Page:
Mason tennis players take advantage of opportunity for growth by volunteering at WS Open

Akshay Joshi poses with professional tennis player, Anna Danilina, after practicing on the Mason High School tennis courts. Joshi met Danilina while volunteering at the ATP.

Alisha Soni | The Chronicle

Mason tennis player Harshita Uppuganti was not distracted when she took the court with one of the top tennis players in the world, Uppuganti had a job to do.

Uppuganti volunteered at the Western and Southern Open as a ballperson. Ball people play a crucial role in the sport of professional tennis, and are tasked to quickly retrieve and provide players with tennis balls during the matches.

Uppuganti was one of several Mason High School students who worked the tournament this year.

Uppuganti currently plays on the Mason Varsity team, but was originally encouraged to join the sport by her dad when she was around the age of six. Uppuganti and her dad purchased tickets in order to be in attendance at the yearly tennis tournaments that were hosted in Ohio.

With the newfound tradition, Uppuganti was quickly immersed into the thought of her one day being on court, surrounded by the players she had studied from the audience.

To fulfill her aching desire, she applied to become a ballperson as soon as she was eligible, in hopes that she would one day be selected.

“I thought it would be so exciting to be so close to the players,” said Uppuganti. “Even [as] my third year [as a ballperson], is cool, with the realization that they’re world-renowned players and they’re in your hometown.”

Every person applying to become a ball person must undergo tryouts in consideration of being selected. The test is divided into two parts; a written part summarizing tennis and ballperson rules, and second part which requires physical skills and then eventually training on court.

Although being passionate about tennis is not essential, it is better to fully comprehend the regulations of a tennis game so it is easier to perform the job as ballperson.

Like Uppuganti, junior Akshay Joshi originally started tennis as a pastime with his father, which eventually spiraled into his competitive passion. While Joshi is not playing on the Mason Varsity tennis team, he travels to other states outside of Ohio to compete in regional tournaments.

During the tournament, besides being a ball person, Joshi learned some of what it takes to be a professional tennis player as he practiced with some of the players. Through his interactions, Joshi was able to study his opponent’s techniques and take away some small details for himself.

“I think that ball-boying puts [tennis] into perspective because it’s so hard playing and it gets really tiring, really fast,” said Joshi. “Being out there you realize that [the players] go out and do that, and they could do it again every day and still be fine.”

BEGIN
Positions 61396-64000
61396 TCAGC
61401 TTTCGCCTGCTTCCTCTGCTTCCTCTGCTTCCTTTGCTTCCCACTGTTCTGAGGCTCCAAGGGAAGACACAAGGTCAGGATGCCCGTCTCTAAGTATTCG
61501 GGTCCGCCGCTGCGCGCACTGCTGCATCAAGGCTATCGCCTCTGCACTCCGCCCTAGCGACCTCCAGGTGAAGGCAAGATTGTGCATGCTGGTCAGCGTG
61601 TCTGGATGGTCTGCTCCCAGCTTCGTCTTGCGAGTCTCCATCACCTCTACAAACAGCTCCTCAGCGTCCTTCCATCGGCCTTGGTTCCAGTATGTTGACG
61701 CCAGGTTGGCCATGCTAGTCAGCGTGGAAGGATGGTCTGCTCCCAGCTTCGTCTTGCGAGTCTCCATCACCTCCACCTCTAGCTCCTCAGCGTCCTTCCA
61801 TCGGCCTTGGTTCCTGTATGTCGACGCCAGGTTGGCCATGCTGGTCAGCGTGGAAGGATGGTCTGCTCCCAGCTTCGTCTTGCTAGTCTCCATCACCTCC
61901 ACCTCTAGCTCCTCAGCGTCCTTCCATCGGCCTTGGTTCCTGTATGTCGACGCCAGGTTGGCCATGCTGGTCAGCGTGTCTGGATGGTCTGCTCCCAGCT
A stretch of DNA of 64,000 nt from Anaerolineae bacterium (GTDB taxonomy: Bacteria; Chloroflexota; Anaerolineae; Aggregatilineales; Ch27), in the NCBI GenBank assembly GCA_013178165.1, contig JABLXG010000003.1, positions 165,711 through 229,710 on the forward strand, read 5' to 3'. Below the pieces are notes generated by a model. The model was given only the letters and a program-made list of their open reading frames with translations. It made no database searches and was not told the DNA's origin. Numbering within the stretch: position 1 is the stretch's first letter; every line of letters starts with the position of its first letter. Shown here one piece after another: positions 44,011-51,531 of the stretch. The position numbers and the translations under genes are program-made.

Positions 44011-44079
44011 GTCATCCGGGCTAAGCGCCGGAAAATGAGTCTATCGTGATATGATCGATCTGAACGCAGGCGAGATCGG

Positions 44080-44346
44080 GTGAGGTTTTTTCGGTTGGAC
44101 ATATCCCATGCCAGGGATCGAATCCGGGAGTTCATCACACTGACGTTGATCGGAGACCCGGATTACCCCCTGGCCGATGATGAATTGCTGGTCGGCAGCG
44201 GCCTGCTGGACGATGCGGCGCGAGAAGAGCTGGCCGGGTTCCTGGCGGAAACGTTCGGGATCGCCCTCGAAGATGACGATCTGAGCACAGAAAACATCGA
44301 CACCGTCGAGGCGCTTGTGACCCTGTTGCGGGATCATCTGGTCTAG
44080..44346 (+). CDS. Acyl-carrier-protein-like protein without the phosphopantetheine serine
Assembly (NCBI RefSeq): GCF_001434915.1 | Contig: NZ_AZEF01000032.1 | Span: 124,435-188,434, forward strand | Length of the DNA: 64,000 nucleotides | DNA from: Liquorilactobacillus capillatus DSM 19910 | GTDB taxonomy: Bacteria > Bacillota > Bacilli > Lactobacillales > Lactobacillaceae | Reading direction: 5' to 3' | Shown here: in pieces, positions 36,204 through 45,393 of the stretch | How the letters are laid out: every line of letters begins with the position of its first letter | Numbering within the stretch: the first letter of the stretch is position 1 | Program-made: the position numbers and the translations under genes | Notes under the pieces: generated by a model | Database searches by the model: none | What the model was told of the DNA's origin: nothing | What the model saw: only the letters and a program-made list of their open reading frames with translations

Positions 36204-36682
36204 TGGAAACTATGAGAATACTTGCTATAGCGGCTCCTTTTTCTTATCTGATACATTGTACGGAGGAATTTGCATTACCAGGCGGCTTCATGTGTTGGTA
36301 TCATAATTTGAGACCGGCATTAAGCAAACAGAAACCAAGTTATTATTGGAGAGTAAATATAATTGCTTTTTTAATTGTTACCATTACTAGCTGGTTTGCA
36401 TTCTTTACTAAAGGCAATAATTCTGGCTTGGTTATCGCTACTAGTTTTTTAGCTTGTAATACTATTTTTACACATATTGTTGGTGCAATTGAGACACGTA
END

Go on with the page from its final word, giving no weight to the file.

Senior Shruthi Datla was also thrust into the sport of tennis at a young age, and eventually made her way through the ranks and onto Mason’s Varsity Tennis team. Observing the players she admires while being a ball person from a different position is one of the reasons why Datla continues to return to volunteer as a ballperson.

“It’s really cool to see people who I see on TV right in front of me,” said Datla. “I would try to not think about it, and stay professional, but when I was off the court, I’d definitely be fangirling.”

Staying professional is yet another rule of the volunteering commitment. As a ballperson, it is forbidden to start conversations with any of the athletes, however, working in a close radius of the players allows some of the ball people to take pictures with players after their matches.

Working in close proximity to the match’s action provides numerous advantages, however, it can sometimes result in a few errors. A strict rule that a ballperson must abide by is to avoid attracting attention or to “stay hidden,” especially if one is volunteering during a TV broadcasted match.

Uppuganti said that when she had made a mistake, she felt an immense amount of embarrassment come over her.
“My shoes were wet so when I was running, I slipped, and I fell down while I was getting the ball,” said Uppuganti. “I had to run, and throw it to the player, and then someone in the audience yelled, ‘you’re safe!’ like in baseball, I was so embarrassed and the players laughed, but it happens to everybody.”

Along with abiding by a plethora of strict rules, ball people have the task of working late shifts and waiting patiently through rain delays. With the regular occurrence of volunteering on a school night, they must decide if the position is worth it.

Despite this, many people’s passion for tennis outweighs the possibility of losing some sleep as they kindle the opportunities that the professional players provide them with.

“If you don’t love the sport, then you’re going to find [being a ball person] a bit of a struggle because it can be quite exhausting,” Joshi said. “It’s a really fun experience and I encourage anyone who is considering it to give it a try.”

Photo contributed by Akshay Joshi